Hormone Research Center, School of Biological Sciences and Technology, Chonnam National University, Gwangju 500-757, Republic of Korea. Electronic address:

Metformin, a diabetes drug, has been reported to inhibit the growth of prostate cancer cells. In this study, we investigated the effect and action mechanism of metformin on the function of androgen receptor (AR), a key molecule in the proliferation of prostate cancer cells. Metformin was found to reduce androgen-dependent cell growth and the expression of AR target genes by inhibiting AR function in prostate cancer cells such as LNCaP and C4-2 cells. Interestingly, metformin upregulated the protein level of small heterodimer partner-interacting leucine zipper (SMILE), a coregulator of nuclear receptors, and knockdown of SMILE expression with shRNA abolished the inhibitory effect of metformin on AR function. Further studies revealed that SMILE protein itself suppressed the transactivation of AR, and its ectopic expression resulted in the repressed expression of endogenous AR target genes, PSA and NKX3.1, in LNCaP cells. In addition, SMILE protein physically interacted with AR and competed with the AR coactivator SRC-1 to modulate AR transactivation. As expected, SMILE repressed androgen-dependent growth of LNCaP and C4-2 cells. Taken together, these results suggest that SMILE, which is induced by metformin, functions as a novel AR corepressor and may mediate the inhibitory effect of metformin on androgen-dependent growth of prostate cancer cells.
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http://dx.doi.org/10.1016/j.canlet.2014.09.001DOI Listing
November 2014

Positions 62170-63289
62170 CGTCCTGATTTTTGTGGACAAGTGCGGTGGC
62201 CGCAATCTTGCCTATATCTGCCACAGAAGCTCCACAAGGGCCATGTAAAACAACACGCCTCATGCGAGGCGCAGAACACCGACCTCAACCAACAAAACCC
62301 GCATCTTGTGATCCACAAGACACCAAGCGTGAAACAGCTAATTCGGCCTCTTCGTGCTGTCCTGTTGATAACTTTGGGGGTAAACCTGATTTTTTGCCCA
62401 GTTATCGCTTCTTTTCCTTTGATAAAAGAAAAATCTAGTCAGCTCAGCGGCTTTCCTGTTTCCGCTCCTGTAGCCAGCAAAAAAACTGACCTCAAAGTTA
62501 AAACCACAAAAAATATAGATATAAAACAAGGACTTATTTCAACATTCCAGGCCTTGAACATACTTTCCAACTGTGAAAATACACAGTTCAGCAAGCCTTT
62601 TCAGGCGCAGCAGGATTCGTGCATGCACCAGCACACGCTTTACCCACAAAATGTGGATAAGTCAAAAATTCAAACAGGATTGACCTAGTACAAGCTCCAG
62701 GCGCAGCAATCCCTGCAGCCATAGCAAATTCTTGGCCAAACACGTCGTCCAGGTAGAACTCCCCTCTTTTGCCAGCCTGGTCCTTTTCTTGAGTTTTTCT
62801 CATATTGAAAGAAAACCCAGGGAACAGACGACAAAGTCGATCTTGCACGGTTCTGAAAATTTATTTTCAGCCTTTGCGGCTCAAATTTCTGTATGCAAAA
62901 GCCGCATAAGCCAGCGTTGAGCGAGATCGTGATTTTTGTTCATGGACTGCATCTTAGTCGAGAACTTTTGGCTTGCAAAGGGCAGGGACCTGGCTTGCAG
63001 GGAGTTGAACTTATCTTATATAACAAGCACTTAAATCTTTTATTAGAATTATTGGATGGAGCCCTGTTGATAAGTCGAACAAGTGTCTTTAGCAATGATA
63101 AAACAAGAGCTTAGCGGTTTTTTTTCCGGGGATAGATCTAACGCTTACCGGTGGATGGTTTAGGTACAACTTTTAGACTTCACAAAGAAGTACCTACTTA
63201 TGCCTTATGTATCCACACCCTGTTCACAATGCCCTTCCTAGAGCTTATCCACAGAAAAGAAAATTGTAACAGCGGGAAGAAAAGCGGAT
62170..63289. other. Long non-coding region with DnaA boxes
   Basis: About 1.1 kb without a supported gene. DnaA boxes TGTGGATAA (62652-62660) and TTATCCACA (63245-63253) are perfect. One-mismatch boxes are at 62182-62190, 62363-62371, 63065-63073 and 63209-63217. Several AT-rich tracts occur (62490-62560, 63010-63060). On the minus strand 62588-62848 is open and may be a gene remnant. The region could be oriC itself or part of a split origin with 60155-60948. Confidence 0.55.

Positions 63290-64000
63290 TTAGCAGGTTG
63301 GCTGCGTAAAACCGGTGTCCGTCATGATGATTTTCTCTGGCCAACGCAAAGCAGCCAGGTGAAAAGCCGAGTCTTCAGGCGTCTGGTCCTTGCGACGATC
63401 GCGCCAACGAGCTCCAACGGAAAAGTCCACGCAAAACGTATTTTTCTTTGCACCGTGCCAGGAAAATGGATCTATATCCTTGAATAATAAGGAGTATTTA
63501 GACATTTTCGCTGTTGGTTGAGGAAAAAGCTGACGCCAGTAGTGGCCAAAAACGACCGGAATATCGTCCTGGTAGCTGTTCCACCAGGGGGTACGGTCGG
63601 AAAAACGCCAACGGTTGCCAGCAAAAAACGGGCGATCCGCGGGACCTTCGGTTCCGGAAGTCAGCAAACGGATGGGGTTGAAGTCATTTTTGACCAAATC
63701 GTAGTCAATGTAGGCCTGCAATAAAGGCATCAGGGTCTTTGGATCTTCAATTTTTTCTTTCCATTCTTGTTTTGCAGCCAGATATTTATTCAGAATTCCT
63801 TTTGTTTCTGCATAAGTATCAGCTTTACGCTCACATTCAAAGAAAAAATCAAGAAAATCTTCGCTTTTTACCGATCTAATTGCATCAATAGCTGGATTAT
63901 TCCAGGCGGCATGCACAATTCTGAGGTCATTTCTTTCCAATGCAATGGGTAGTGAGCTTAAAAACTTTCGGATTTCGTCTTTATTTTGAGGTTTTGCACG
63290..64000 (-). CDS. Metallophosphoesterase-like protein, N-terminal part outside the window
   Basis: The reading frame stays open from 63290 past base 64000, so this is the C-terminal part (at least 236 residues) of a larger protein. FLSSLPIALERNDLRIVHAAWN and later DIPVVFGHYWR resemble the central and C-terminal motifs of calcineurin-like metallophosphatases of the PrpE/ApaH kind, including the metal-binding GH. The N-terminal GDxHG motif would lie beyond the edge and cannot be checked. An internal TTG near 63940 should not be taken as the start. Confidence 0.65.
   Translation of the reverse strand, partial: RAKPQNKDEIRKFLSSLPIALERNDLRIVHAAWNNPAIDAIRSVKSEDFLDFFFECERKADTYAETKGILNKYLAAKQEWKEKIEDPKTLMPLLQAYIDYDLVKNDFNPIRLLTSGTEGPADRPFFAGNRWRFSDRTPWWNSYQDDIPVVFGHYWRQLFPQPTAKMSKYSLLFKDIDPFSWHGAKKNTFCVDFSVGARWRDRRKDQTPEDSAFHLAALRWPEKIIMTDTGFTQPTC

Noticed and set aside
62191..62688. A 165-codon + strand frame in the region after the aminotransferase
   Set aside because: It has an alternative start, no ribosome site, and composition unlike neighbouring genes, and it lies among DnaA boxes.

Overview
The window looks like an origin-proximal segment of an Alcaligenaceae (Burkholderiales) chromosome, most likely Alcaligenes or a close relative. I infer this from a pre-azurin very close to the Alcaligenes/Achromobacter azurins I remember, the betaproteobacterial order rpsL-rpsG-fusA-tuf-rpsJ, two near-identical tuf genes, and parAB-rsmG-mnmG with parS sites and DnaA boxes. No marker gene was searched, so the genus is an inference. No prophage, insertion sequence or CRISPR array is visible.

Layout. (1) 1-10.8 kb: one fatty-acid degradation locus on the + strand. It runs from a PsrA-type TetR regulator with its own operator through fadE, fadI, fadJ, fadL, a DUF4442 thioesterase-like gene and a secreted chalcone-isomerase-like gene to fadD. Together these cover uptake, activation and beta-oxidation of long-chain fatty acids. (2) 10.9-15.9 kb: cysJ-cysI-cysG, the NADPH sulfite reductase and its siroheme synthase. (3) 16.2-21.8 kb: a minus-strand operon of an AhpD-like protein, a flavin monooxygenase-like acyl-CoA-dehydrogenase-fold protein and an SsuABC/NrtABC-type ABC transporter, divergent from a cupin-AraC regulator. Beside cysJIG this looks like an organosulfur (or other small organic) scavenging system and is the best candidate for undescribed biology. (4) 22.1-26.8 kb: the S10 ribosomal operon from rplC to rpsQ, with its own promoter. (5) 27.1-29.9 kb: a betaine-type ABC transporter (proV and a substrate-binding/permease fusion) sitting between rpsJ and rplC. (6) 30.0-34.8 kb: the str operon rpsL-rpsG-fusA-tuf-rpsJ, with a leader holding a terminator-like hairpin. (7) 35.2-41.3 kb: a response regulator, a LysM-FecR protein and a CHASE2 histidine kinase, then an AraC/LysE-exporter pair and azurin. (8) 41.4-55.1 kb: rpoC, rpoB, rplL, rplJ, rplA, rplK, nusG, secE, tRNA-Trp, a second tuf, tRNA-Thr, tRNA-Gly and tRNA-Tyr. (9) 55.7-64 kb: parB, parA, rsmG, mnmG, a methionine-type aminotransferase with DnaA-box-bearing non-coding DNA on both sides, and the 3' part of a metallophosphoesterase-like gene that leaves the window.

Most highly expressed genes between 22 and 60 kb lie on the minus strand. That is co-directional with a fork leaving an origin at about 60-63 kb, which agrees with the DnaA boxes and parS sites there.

Transforming growth factor-β1 signaling represses testicular steroidogenesis through cross-talk with orphan nuclear receptor Nur77.

PLoS One 2014 20;9(8):e104812. Epub 2014 Aug 20.

Hormone Research Center, School of Biological Sciences and Technology, Chonnam National University, Gwangju, Republic of Korea.

Transforming growth factor- β1 (TGF-β1) has been reported to inhibit luteinizing hormone (LH) mediated-steroidogenesis in testicular Leydig cells. However, the mechanism by which TGF-β1 controls the steroidogenesis in Leydig cells is not well understood. Here, we investigated the possibility that TGF-β1 represses steroidogenesis through cross-talk with the orphan nuclear receptor Nur77. Nur77, which is induced by LH/cAMP signaling, is one of major transcription factors that regulate the expression of steroidogenic genes in Leydig cells. TGF-β1 signaling inhibited cAMP-induced testosterone production and the expression of steroidogenic genes such as P450c17, StAR and 3β-HSD in mouse Leydig cells. Further, TGF-β1/ALK5 signaling repressed cAMP-induced and Nur77-activated promoter activity of steroidogenic genes. In addition, TGF-β1/ALK5-activated Smad3 repressed Nur77 transactivation of steroidogenic gene promoters by interfering with Nur77 binding to DNA. In primary Leydig cells isolated from Tgfbr2flox/flox Cyp17iCre mice, TGF-β1-mediated repression of cAMP-induced steroidogenic gene expression was significantly less than that in primary Leydig cells from Tgfbr2flox/flox mice. Taken together, these results suggest that TGF-β1/ALK5/Smad3 signaling represses the expression of steroidogenic genes via the suppression of Nur77 transactivation in testicular Leydig cells. These findings may provide a molecular mechanism involved in the TGF-β1-mediated repression of testicular steroidogenesis.
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http://journals.plos.org/plosone/article?id=10.1371/journal.pone.0104812PLOS